The national event, hosted by Gerrish Farms and airBridge LLC, was broken into two separate challenges – weed and feed and harvesting – with university and industry teams competing head-to-head for $100,000 in prizes.
Virginia Tech’s team won the watermelon harvesting challenge by creating an autonomous system that could locate, identify, sort, and harvest ripe watermelons in a field. Each team in the harvesting competition was scored in mechanics, software, innovativeness of their solution, and execution of their solution.
Two separate teams were formed to tackle the competition challenges. A mechanical engineering senior design team was tasked with designing and building a harvester, while a second special studies team was responsible for an autonomous vehicle that towed the harvester. The latter was composed of volunteer mechanical, electrical, and computer engineering undergraduates and computer science students that together modified an ATV donated by Yamaha to make it autonomous.
As team lead for both teams, Hongxu “Howard” Guo, a double major in mechanical and electrical engineering, coordinated the work of 14 people.
“There was a very clear definition and set of responsibilities each of the teams had, but they were independent teams,” Guo said. “We learned a lot from last year, and this year we followed a systematic design process with Gantt charts and scheduling that allowed us to stay true to a deadline.”
The increased attention to schedules was an important shift for this year’s agBOT team, according to Sena Hunde, a master’s student in mechanical engineering.
“Last year, our scope was too wide – we were trying to design an autonomous vehicle on top of the challenge vehicle and it wasn’t achievable. With the senior design team working on the harvester alone, we were able to really focus on the requirements of the challenge,” said Hunde.
With the tow vehicle, Guo and his special studies group used computer vision and machine learning technologies that allowed the vehicle to locate watermelons. When no melon was in sight, the vehicle used way-point navigation to find its way through the fields. When a watermelon was spotted, the machine’s cameras guided it toward the fruit. Once there, the harvester determined whether or not the melon was ripe.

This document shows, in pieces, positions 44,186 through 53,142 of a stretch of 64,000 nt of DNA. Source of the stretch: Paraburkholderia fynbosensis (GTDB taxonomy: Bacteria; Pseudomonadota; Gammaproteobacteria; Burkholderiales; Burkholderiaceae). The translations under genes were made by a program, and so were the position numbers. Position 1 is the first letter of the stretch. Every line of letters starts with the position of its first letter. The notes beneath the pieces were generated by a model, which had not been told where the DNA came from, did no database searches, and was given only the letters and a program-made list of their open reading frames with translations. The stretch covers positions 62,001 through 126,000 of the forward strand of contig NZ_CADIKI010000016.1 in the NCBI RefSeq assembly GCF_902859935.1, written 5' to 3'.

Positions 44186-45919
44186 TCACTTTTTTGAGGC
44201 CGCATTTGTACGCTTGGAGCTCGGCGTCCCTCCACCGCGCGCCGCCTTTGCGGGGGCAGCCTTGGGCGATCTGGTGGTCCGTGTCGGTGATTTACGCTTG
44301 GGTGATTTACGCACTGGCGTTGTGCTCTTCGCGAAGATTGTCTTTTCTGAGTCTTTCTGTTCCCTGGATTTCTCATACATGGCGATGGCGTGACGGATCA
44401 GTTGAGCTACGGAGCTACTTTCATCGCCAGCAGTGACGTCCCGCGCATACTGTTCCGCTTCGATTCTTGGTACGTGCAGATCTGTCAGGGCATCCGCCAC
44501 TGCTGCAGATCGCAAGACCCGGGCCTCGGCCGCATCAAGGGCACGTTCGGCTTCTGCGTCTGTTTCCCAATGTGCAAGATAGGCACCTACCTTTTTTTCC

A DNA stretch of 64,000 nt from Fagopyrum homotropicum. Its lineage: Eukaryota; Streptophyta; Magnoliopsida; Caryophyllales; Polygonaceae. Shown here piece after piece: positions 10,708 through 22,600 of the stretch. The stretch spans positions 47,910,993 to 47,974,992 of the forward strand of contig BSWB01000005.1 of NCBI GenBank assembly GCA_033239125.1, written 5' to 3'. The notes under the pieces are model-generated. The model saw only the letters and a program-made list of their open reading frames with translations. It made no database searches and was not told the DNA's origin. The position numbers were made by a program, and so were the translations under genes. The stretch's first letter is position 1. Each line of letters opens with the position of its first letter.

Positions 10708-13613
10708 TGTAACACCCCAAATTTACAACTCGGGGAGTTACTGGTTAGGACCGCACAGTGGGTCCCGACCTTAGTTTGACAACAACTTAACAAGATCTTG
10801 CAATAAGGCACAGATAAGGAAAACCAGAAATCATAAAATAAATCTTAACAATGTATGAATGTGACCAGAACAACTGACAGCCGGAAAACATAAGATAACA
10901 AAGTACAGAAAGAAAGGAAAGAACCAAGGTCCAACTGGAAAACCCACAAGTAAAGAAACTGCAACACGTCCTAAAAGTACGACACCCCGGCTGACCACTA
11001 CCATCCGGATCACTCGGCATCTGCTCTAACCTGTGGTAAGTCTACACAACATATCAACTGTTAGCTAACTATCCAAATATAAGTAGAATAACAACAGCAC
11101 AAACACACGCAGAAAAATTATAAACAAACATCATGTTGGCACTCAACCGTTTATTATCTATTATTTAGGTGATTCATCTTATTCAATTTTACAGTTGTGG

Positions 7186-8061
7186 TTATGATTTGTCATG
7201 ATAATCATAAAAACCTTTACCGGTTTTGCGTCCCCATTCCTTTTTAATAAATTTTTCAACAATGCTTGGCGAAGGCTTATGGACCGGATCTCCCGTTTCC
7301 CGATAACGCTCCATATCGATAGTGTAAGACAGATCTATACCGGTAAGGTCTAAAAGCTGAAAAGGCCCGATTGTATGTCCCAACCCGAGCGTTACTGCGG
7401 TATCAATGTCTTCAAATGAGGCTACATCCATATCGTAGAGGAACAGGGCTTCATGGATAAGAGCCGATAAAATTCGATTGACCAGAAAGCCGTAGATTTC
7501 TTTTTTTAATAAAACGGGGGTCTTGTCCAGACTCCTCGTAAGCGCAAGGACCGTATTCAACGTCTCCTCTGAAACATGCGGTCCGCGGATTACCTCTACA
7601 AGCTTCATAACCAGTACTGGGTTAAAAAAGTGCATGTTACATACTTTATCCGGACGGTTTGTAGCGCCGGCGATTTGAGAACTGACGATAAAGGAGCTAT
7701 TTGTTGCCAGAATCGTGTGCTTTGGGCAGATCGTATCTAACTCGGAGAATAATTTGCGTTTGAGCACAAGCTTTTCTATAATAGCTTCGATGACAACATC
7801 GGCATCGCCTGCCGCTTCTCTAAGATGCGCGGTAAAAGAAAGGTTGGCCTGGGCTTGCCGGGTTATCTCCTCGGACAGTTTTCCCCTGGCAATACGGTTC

The process humans have used for centuries to determine if a watermelon is ripe is to slap it and listen for a deep, hollow sound. This sound has a particular frequency range, which the team made into a mathematical model to develop their automated system.
“We placed a microphone under the unit and angled it to the bottom of the melon where it captures the reverberations from the slapper,” said Guo, who will graduate in 2019. “If the audio analysis indicates a sound ratio above a particular threshold, what we call the sub-band short-time energy ratio, then the watermelon is ripe and harvested. If not, it is left on the ground.”
As the vehicle rolls past melons, they are channeled into a funnel where the slapper hits the melons and the sound is analyzed; melons that meet the frequency for ripeness are scooped up into the machine’s storage unit. A linear actuator relays how much current is used to lift the scoop and this provides a size and weight estimate for the melon.
The entire process of collecting a melon takes only a few seconds after the ripeness of the melon has been determined. From that point, the melon is harvested and the scooper lowered to repeat the process in about five seconds.
The harvester won’t be making a return trip to agBOT next year, according to Hunde. The 2019 event will feature weed and feed and soil testing and treatment as the two competition categories. It’s a new challenge Hunde and Guo are looking forward to with a hope of repeating as champions.
The team is advised by Professor Alexander Leonessa, with additional advising from Associate Professor Kevin Kochersberger and Associate Professor of Practice Robin Ott.
Written by Rosaire Bushey